[vc_row][vc_column][vc_column_text]Miami is a city on the water.
The Miami River, which runs through part of the city, is wide and deep enough that all shapes and sizes of vessels, from consumer-level yachts and speedboats to DJ Khaled on his jet ski to huge slow-moving cargo barges and other “worker” stuff navigate this Biscayne Bay tributary.
There are drawbridges that help land dwellers like me get over the river at certain points and serve as the only “inclines” that a biker or runner will find in South Florida.
Some of these vessels going under the bridge are so large that the bridges need to open up for the boats to pass. The raising of a bridge is first signaled by the loud tolling of a bell and the dropping of long plastic arms to halt traffic. The length of the delay depends on the speed of the passing boat; some are so big and slow to lead to a 20-minute wait.
If you get caught at an opened drawbridge in Miami, you’re stuck there; rivers are long and the other drawbridges are open with halted traffic at the same time, too, for the same vessel. There’s no way to get to the other side besides either waiting or swimming across (hopefully avoiding the boat) and leaving your car behind. There’s nowhere to go, and patience is a virtue. Trying to circumvent the delay by driving to the next drawbridged-street (there are three of them that are relatively close to each other in the downtown area) will only get you stuck in more traffic on your way to it (I know from personal experience).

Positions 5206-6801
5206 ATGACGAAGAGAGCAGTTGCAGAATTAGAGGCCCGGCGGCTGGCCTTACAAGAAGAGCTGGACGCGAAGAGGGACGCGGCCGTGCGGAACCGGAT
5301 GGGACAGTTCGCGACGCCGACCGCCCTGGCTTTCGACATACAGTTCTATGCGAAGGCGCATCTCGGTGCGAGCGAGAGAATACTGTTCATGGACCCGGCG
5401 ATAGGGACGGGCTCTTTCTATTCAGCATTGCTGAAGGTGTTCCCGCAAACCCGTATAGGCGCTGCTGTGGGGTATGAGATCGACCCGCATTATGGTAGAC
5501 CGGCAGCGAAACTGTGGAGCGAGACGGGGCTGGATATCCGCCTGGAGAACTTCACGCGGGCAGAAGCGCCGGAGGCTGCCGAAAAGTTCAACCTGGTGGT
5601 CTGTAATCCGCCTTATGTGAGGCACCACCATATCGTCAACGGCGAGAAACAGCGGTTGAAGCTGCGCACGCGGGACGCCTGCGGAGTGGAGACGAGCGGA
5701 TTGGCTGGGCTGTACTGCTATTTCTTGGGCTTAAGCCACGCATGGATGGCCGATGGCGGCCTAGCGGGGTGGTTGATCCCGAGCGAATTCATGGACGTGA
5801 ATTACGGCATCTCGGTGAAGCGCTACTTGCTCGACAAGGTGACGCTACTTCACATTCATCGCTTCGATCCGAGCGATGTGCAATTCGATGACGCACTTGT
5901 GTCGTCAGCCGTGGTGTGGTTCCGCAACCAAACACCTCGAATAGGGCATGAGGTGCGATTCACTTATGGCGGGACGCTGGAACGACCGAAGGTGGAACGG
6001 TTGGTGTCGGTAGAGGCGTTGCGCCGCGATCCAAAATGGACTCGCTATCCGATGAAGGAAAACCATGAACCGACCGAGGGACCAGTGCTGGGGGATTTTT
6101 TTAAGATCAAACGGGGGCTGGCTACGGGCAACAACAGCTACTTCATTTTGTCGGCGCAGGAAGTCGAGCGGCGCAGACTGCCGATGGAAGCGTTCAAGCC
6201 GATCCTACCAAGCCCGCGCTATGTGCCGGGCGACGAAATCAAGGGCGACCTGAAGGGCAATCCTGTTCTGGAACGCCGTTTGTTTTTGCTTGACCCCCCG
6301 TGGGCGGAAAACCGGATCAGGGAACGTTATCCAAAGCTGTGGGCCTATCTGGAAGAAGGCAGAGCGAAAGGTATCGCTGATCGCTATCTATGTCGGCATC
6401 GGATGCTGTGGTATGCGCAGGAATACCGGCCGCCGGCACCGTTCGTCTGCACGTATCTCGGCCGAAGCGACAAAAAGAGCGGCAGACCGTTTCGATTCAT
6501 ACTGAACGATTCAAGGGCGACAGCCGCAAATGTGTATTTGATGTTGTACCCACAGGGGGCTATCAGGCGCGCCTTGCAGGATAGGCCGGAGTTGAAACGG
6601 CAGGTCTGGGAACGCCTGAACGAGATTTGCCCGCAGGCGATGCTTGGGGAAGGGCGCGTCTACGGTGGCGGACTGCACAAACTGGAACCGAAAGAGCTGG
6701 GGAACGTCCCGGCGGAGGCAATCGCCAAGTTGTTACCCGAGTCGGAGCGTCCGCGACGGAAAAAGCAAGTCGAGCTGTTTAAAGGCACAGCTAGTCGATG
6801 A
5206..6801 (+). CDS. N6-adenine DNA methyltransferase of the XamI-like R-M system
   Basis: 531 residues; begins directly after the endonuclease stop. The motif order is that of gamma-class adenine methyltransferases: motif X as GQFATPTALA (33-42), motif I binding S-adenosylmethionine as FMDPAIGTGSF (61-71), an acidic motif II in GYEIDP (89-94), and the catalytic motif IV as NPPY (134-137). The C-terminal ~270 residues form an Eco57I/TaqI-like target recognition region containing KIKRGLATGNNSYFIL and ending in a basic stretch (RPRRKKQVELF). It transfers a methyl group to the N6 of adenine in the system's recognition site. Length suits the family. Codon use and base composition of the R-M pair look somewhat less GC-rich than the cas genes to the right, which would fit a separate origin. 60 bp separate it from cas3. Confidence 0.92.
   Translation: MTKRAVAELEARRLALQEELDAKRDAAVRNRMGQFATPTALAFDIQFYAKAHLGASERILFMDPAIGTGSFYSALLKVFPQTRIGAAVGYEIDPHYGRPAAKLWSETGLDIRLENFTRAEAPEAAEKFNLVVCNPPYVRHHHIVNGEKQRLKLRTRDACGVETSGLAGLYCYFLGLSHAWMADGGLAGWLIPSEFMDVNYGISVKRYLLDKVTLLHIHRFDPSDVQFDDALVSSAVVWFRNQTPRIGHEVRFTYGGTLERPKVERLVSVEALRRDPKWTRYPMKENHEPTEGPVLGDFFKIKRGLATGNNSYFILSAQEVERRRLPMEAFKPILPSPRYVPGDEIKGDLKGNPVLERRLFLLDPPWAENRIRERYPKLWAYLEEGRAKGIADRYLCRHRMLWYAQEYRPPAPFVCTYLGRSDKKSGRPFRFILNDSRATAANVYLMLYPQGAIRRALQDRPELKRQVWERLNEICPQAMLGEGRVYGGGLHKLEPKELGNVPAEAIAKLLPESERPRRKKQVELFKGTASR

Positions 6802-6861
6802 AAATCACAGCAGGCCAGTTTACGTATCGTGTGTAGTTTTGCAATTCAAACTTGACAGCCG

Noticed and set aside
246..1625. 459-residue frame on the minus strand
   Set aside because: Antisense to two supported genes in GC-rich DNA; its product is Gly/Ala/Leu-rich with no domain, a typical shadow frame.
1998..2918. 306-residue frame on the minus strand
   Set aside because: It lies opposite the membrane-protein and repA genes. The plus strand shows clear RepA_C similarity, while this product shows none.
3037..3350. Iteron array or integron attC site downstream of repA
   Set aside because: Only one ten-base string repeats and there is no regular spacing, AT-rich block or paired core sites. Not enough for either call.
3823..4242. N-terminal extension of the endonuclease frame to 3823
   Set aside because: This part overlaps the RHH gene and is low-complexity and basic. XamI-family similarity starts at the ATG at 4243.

But that doesn’t stop people from trying.
I got stopped at a drawbridge last weekend. I calmly shifted into park and did the same thing that you would do: Grabbed my phone from its dashboard holder and occupied myself. While waiting on the bridge, a few drivers who were in front of me apparently couldn’t handle the delay, hitting U-turns and turning off into side streets. Where they were going, I don’t know.
I suppose they had extra time to waste.
For Your Game
- Sometimes, a delay — even one that we didn’t invite and really don’t want — is just that: A delay. And we have to just damn wait until we can go again. Some delays, like getting a signature on a contract or an answer to a bottlenecking question, we can push through and force time to our liking. With other delays, any effort to speed things up actually only slows things down.
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